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EPA Issues PFAS Enforcement Discretion Policy Addressing Environmental Cleanup Liability

April 29, 2024

On April 19, 2024, the U.S. Environmental Protection Agency (EPA) released its PFAS Enforcement Discretion and Settlement Policy Under CERCLA, addressing environmental cleanup liability for per- and polyfluoroalkyl substances (PFAS). The EPA’s issuance of the policy came just two days after the agency formally announced it would list two PFAS, perfluorooctanoic acid (PFOA) and perfluorooctanesulfonic acid (PFOS), as “hazardous substances” under the nation’s Superfund law, the Comprehensive Environmental Response, Compensation, and Liability Act (CERCLA), a decision with long-term consequences for site closure and contaminated site cleanup.

In light of CERCLA’s joint-and-several strict liability framework, the EPA’s decision comes as no surprise as an attempt to mollify the impact on passive potentially responsible parties (PRPs). For many businesses, however, the EPA’s policy will feel like the agency has cut off their hand, only to give them a few fingers back. Indeed, whether a company is considered passive or a major PRP for the release of PFAS into the environment, is an issue that will take years – and even decades – before the liability contours under CERCLA and the PFAS Enforcement Discretion Policy come into focus.

Entities Entitled to PFAS Enforcement Discretion

According to the EPA, the purpose of its PFAS Enforcement Discretion Policy is to “focus on holding accountable those parties that have played a significant role in releasing or exacerbating the spread of PFAS into the environment, such as those who have manufactured PFAS or used PFAS in the manufacturing process, and other industrial parties. For purposes of this policy only, these parties are referred to as major PRPs.” As a result, the agency has signaled that it does not intend to seek cleanup costs or response actions from the following types of PRPs:

  • Community water systems and publicly owned treatment works (POTWs);
  • Municipal separate storm sewer systems (MS4s);
  • Publicly owned / operated municipal solid waste landfills;
  • Publicly owned airports and local fire departments; and
  • Farms where biosolids are applied to the land.

PFAS are ubiquitous in the environment, having been utilized since the 1940s in a wide range of life-essential products, such as fire-fighting foam and food packaging, as well non-stick cookware and water-resistant fabrics in clothing and carpets. The EPA’s action to list PFOA and PFOS as CERCLA hazardous substances is just one of many wide-sweeping actions taken by the agency under its PFAS Strategic Roadmap, including its April 10, 2024, final rule promulgation of drinking water standards setting PFOA and PFOS maximum contaminant levels (MCLs) at 0.000000000004 g/L, or 4 parts per trillion (PPT). 89 Fed. Reg. 32532 (Apr. 26, 2024).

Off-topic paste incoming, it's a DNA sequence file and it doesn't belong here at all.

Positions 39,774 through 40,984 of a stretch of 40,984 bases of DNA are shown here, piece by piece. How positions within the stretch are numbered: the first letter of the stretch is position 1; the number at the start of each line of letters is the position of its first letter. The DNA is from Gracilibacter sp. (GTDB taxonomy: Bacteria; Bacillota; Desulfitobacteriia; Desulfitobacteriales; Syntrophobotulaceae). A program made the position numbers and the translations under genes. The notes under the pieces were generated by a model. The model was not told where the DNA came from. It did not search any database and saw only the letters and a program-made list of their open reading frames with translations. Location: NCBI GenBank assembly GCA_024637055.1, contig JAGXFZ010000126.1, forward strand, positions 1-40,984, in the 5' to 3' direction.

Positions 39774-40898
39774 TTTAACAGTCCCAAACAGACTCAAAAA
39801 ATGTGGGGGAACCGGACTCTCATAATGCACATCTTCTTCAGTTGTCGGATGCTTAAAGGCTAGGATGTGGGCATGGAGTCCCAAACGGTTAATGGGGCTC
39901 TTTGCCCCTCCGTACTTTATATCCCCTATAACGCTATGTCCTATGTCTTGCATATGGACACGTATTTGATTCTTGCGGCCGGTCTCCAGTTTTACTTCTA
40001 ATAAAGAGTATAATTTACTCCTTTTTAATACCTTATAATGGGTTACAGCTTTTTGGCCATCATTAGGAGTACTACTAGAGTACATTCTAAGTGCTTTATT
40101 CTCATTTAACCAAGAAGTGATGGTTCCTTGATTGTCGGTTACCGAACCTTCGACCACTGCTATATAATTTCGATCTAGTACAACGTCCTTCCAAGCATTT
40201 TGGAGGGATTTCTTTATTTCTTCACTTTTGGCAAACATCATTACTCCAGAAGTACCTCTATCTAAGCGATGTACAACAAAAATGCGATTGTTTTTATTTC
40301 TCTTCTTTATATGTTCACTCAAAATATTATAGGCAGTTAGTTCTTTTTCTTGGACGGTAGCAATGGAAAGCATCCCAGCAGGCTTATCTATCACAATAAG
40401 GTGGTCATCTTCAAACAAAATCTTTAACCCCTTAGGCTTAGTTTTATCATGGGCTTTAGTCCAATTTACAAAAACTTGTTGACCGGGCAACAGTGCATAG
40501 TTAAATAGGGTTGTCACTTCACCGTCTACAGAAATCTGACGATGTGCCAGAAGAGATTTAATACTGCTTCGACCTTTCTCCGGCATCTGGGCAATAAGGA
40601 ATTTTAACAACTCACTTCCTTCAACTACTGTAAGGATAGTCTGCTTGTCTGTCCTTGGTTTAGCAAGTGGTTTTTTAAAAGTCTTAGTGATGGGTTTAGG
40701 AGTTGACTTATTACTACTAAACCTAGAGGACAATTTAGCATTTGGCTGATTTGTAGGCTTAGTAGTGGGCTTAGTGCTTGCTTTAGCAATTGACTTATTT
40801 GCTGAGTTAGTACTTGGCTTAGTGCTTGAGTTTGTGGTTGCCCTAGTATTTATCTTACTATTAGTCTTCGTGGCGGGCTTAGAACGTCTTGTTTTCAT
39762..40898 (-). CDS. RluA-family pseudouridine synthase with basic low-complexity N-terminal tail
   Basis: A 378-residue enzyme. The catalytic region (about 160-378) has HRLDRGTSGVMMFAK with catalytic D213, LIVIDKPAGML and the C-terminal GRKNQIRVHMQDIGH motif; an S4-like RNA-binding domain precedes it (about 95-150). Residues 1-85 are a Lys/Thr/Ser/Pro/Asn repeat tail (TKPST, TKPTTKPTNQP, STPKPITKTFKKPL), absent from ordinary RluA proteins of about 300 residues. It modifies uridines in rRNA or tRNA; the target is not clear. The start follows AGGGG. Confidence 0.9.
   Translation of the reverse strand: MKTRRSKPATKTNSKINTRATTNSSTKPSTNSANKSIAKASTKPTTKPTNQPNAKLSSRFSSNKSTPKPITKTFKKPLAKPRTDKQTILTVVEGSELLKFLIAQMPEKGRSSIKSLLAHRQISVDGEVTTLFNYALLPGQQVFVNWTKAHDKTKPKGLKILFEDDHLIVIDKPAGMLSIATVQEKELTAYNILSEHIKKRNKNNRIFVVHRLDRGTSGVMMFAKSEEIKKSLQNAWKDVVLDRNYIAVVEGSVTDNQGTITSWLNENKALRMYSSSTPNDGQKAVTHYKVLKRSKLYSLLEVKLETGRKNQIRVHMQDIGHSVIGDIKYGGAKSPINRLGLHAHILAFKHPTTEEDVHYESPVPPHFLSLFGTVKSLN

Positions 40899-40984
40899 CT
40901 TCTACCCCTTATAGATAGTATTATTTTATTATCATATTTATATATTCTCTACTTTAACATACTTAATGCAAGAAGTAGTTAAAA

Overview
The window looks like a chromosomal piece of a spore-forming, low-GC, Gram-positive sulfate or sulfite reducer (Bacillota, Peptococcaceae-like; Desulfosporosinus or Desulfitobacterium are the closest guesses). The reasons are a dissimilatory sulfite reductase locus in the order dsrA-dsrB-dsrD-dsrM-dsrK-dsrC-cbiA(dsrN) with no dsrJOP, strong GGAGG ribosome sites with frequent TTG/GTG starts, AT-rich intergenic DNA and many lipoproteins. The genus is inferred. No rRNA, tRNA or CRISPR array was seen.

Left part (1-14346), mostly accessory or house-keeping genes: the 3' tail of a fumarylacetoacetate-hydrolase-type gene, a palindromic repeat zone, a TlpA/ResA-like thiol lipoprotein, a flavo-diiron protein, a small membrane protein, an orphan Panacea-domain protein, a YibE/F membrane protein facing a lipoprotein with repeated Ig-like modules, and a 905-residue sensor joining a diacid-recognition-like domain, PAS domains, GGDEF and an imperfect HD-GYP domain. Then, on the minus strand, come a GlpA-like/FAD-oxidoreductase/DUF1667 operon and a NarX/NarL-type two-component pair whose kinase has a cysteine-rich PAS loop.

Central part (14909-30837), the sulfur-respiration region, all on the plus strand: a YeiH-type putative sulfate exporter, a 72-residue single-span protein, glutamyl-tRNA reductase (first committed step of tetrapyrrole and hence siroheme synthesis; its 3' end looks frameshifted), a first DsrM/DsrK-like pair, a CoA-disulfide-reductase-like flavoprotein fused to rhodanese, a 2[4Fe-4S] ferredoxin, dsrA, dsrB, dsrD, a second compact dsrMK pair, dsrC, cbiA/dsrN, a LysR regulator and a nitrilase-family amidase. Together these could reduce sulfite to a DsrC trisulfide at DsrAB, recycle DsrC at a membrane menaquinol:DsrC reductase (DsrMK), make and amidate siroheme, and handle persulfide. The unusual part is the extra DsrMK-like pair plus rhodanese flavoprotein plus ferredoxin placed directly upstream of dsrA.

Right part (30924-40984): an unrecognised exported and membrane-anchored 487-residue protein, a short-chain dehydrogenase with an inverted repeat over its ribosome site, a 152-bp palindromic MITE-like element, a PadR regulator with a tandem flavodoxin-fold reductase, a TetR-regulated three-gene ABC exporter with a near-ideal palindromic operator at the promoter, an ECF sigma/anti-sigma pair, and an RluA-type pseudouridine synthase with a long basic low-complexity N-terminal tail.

Other Entities May Also Qualify for PFAS Enforcement Discretion

The EPA’s PFAS Enforcement Discretion Policy suggests that other PRPs, similarly with a passive nexus, may also qualify for enforcement discretion. In particular, the EPA states it will evaluate a variety of fairness and equitable factors under an approach considering a totality of circumstances, including:

  • Whether the entity is a state, local, or Tribal government, or works on behalf of or conducts a service that otherwise would be performed by a state, local, or Tribal government.
  • Whether the entity performs a public service role in:
    • Providing safe drinking water;
    • Handling of municipal solid waste;
    • Treating or managing stormwater or wastewater;
    • Disposing of, arranging for the disposal of, or reactivating pollution control residuals (e.g., municipal biosolids and activated carbon filters);
    • Ensuring beneficial application of products from the wastewater treatment process as a fertilizer substitute or soil conditioner; or
    • Performing emergency fire suppression services.
  • Whether the entity manufactured PFAS or used PFAS as part of an industrial process.
  • Whether, and to what degree, the entity is actively involved in the use, storage, treatment, transport, or disposal of PFAS.

Bear in mind, of course, that CERCLA’s liability regime authorizes PRPs to purse their own response actions and initiate their own private cost recovery lawsuits. In a private party section 107 cost recovery action, there is no limit on who a PRP can seek joint-and-several liability from (assuming all other statutory elements for a CERCLA cause of action are met). So while the EPA’s policy provides some indication that the government will not pursue a cleanup action or costs of response, the EPA has no ability to prevent private-party PRPs from pursuing any and all CERCLA liable companies, even de minimis and de micromis parties. Named defendants would presumably counterclaim with a CERCLA section 113 contribution action or similar 113 contribution third-party claims to institute an equitable allocation process.

How courts and allocators will consider the EPA’s PFAS Enforcement Discretion Policy in situations where the EPA has not entered into judicially or administratively approved settlement agreements barring major PRPs from pursuing such claims, or otherwise granting explicit contribution protection to passive PRPs, will take years and decades before the development of any meaningful clarity on who ultimately pays and how clean is clean. Consequently, all businesses and entities that have had any role in the release of PFAS into the environment, whether as a current or past owner or operator, arranger, or transporter, will want to evaluate liability protections as part of a proactive risk mitigation strategy to avoid the inequitable toll of a CERCLA claim.

This blog post was drafted by Andrew Brought, an attorney in the Kansas City, Missouri office of Spencer Fane. For more information, visit